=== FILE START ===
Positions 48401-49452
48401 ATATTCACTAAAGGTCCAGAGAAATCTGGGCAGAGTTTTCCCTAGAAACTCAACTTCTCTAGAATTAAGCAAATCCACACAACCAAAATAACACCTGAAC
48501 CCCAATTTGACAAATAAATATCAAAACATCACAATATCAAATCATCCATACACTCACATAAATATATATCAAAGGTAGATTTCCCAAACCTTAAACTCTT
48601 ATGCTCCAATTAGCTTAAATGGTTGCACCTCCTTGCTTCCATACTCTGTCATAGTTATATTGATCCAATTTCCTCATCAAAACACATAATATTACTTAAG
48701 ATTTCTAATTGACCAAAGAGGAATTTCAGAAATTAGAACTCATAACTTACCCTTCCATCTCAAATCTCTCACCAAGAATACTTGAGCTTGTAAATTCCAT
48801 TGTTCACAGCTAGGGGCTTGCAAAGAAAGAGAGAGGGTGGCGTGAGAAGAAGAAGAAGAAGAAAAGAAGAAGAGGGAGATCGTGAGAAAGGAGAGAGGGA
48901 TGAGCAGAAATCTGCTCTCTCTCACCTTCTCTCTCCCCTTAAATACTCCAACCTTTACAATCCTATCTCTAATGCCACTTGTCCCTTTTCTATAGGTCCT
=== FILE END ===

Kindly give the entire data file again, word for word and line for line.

Positions 48401-49452
48401 ATATTCACTAAAGGTCCAGAGAAATCTGGGCAGAGTTTTCCCTAGAAACTCAACTTCTCTAGAATTAAGCAAATCCACACAACCAAAATAACACCTGAAC
48501 CCCAATTTGACAAATAAATATCAAAACATCACAATATCAAATCATCCATACACTCACATAAATATATATCAAAGGTAGATTTCCCAAACCTTAAACTCTT
48601 ATGCTCCAATTAGCTTAAATGGTTGCACCTCCTTGCTTCCATACTCTGTCATAGTTATATTGATCCAATTTCCTCATCAAAACACATAATATTACTTAAG
48701 ATTTCTAATTGACCAAAGAGGAATTTCAGAAATTAGAACTCATAACTTACCCTTCCATCTCAAATCTCTCACCAAGAATACTTGAGCTTGTAAATTCCAT
48801 TGTTCACAGCTAGGGGCTTGCAAAGAAAGAGAGAGGGTGGCGTGAGAAGAAGAAGAAGAAGAAAAGAAGAAGAGGGAGATCGTGAGAAAGGAGAGAGGGA
48901 TGAGCAGAAATCTGCTCTCTCTCACCTTCTCTCTCCCCTTAAATACTCCAACCTTTACAATCCTATCTCTAATGCCACTTGTCCCTTTTCTATAGGTCCT